On February 15, 2005, NBA Commissioner David Stern announced that Donna Orender, who had been serving as the Senior Vice President of the PGA Tour and who had played for several teams in the now-defunct Women's Pro Basketball League, would be Ackerman's successor as of April 2005.
Late 2000s: Parity in the West, Shock Dynasty in the East
After the 2003 season, the Cleveland Rockers, one of the league's original eight teams, folded because the owners were unwilling to continue operating the franchise.
The WNBA awarded its first real expansion team to Chicago (later named the Sky) in February 2006. In the off-season, a set of rule changes was approved that made the WNBA more like the NBA.
In 2006, the league became the first team-oriented women's professional sports league to exist for ten consecutive seasons. On the occasion of the tenth anniversary, the WNBA released its All-Decade Team, comprising the ten WNBA players deemed to have contributed, through on-court play and off-court activities, the most to women's basketball during the period of the league's existence.
In December 2006, the Charlotte Bobcats organization announced it would no longer operate the Charlotte Sting. Soon after, the WNBA announced that the Sting would not operate for 2007. A dispersal draft was held January 8, 2007. Teams selected in inverse order of their 2006 records; Chicago received the first pick and selected Monique Currie.
In October 2007 the WNBA awarded another expansion franchise to Atlanta. Atlanta businessman Ron Terwilliger is the owner of the new team. Citizens of Atlanta were able to vote for their choices for the new team's nickname and colors. The Dream, as they were named, played their first regular season game on May 17, which was a 100-67 loss to the Connecticut Sun.
During this period of expansion and contraction in the East, the Western Conference saw increased levels of parity. In 2008, every Western Conference team was in the running for playoff position until the last week of the season. With the two recent expansion teams (Atlanta and Chicago) and a struggling Washington franchise, the same teams rose in the Eastern Conference year after year.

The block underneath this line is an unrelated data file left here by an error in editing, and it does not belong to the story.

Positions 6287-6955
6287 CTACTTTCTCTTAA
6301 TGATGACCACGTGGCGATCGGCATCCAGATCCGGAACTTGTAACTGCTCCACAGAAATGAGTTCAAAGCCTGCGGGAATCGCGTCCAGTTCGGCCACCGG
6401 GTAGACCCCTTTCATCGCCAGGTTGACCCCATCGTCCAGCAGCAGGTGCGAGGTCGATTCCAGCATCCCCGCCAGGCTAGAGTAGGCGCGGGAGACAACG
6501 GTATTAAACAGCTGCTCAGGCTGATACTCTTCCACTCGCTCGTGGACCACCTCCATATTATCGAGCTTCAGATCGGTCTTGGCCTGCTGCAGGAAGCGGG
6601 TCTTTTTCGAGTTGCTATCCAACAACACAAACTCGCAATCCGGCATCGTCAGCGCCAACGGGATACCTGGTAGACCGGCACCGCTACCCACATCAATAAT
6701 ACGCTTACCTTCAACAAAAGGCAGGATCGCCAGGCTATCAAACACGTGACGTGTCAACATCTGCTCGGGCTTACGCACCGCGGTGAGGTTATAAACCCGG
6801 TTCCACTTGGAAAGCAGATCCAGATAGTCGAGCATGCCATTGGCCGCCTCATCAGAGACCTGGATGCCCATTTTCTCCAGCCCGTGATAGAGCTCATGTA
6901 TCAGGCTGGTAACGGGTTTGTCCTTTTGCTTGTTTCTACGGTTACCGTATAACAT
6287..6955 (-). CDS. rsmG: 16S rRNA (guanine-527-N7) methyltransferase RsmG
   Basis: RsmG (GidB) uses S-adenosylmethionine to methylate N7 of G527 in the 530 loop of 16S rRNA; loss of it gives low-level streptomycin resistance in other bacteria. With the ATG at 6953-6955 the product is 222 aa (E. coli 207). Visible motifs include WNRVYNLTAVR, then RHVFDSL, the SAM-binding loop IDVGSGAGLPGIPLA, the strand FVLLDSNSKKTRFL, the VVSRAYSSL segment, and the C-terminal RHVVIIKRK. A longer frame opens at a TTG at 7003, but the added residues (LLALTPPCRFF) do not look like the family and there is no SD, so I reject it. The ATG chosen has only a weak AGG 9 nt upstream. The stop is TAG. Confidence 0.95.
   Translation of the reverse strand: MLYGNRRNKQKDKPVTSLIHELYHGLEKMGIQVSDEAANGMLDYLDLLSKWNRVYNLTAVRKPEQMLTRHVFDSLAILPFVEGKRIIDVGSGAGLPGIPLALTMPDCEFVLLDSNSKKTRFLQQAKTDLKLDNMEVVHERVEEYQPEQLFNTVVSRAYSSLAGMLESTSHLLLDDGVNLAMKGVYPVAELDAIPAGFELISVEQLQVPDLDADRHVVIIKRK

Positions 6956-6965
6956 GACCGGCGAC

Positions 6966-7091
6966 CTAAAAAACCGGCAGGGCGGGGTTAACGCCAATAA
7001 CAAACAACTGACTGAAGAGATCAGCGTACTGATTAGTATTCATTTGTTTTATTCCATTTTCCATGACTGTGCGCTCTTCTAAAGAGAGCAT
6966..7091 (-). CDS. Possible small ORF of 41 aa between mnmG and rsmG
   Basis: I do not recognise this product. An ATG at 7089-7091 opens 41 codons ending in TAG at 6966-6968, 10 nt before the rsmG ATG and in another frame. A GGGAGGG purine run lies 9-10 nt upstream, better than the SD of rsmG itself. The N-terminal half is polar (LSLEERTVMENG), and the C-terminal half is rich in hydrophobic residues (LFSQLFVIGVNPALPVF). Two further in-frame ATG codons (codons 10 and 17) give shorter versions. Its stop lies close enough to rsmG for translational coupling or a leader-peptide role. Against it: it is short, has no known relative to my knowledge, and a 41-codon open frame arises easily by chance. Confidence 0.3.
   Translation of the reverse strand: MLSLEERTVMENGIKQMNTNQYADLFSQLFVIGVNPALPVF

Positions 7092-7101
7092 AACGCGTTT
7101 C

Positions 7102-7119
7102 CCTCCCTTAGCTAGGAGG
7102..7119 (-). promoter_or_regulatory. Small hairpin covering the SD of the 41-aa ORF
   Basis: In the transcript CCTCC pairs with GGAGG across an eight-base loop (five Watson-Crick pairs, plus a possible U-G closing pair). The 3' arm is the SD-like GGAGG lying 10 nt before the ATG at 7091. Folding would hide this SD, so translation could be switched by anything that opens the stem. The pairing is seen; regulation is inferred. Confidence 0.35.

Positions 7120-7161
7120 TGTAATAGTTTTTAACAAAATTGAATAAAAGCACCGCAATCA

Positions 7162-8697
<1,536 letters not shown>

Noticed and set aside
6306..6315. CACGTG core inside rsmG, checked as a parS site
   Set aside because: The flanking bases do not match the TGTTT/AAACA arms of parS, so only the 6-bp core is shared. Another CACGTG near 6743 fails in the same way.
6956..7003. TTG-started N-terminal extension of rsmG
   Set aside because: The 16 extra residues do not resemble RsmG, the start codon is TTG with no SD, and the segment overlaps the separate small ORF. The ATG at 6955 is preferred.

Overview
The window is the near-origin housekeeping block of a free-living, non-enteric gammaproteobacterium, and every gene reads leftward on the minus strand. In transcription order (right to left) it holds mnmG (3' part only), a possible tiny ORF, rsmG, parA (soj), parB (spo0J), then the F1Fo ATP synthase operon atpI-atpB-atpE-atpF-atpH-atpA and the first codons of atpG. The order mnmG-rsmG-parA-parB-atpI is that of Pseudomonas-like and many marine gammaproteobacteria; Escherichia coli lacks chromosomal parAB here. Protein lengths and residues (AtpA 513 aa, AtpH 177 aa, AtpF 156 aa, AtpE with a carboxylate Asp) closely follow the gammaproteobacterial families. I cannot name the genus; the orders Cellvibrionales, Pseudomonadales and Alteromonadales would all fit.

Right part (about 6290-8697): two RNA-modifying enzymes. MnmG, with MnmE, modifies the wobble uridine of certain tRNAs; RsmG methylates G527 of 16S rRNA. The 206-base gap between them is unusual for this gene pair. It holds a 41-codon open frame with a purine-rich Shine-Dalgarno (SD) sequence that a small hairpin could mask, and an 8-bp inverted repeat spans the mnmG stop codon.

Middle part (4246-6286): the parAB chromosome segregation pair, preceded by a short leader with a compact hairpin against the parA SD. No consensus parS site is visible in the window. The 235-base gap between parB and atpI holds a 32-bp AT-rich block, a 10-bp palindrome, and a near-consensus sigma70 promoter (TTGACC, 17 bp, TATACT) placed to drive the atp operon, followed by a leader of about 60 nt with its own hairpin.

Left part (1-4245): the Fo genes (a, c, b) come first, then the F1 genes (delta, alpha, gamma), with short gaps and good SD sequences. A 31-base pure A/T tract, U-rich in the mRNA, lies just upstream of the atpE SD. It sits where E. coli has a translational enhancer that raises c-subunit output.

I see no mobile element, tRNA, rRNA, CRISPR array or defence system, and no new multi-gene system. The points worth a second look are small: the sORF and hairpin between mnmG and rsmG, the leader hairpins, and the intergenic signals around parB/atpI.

It was the Detroit Shock however, who were consistently the team-to-beat in the East. After having the worst record in the league in 2002, head coach and general manager Bill Laimbeer (former Piston Bad Boy) made the Shock championship caliber. The team appeared in the WNBA Finals in 2003 and then again every year from 2006 to 2008. The Shock won the championship in 2003, 2006, and 2008, making the team only the second dynasty in the history of the WNBA.
Late in 2008, the WNBA took over ownership of one of the league's original franchises, the Houston Comets. The Comets ceased operations on December 1, 2008 after no owners for the franchise could be found. A dispersal draft took place on December 8, 2008 and with the first pick, Sancho Lyttle was taken by the Atlanta Dream.
The WNBA Players Association threatened to strike in 2003 if a new deal was not worked out between players and the league. The result was a delay in the start of the 2003 preseason. The 2003 WNBA Draft was also delayed and negative publicity was gained from this strike.
In 2007, the WNBA and ESPN came to an 8-year television agreement. The agreement would be the first to pay television rights fees to the league's teams. Never before has an agreement promised rights fees to a women's professional league. The agreement runs from 2009-2016 and is worth "millions and millions of dollars over many years."
During the 2008 regular season, the first ever outdoor professional basketball game was played at Arthur Ashe Stadium in New York between the New York Liberty and the Indiana Fever in front of over 19,000 fans. The Fever won the game 71-55.
The 2009 season was set to begin on June 6, 2009 and end on September 13, 2009. A decision was made to start the season later than normal to allow players overseas to have enough time to practice with their WNBA teams. This also allowed all graduating college seniors to participate in graduation ceremonies with their classes.
Prior to the 2009 season, the maximum team roster size was changed from 13 players (11 active and 2 inactive) to 11 players (all active). Any team that falls below nine players able to play due to injury, pregnancy or any other factor outside of the control of the team will, upon request, be granted a roster hardship exception allowing the team to sign an additional player or players so that the team will have nine players able to play in an upcoming game or games. As soon as the injured (or otherwise sidelined) player(s) is able to play, the roster hardship player(s)—not any other player on the roster—must be waived.
On June 1, 2009, the Phoenix Mercury secured a partnership with Lifelock to brand their jerseys. It was the first branded jersey in the WNBA. A few days later, the Los Angeles Sparks followed suit, branding their jerseys with Farmers Insurance.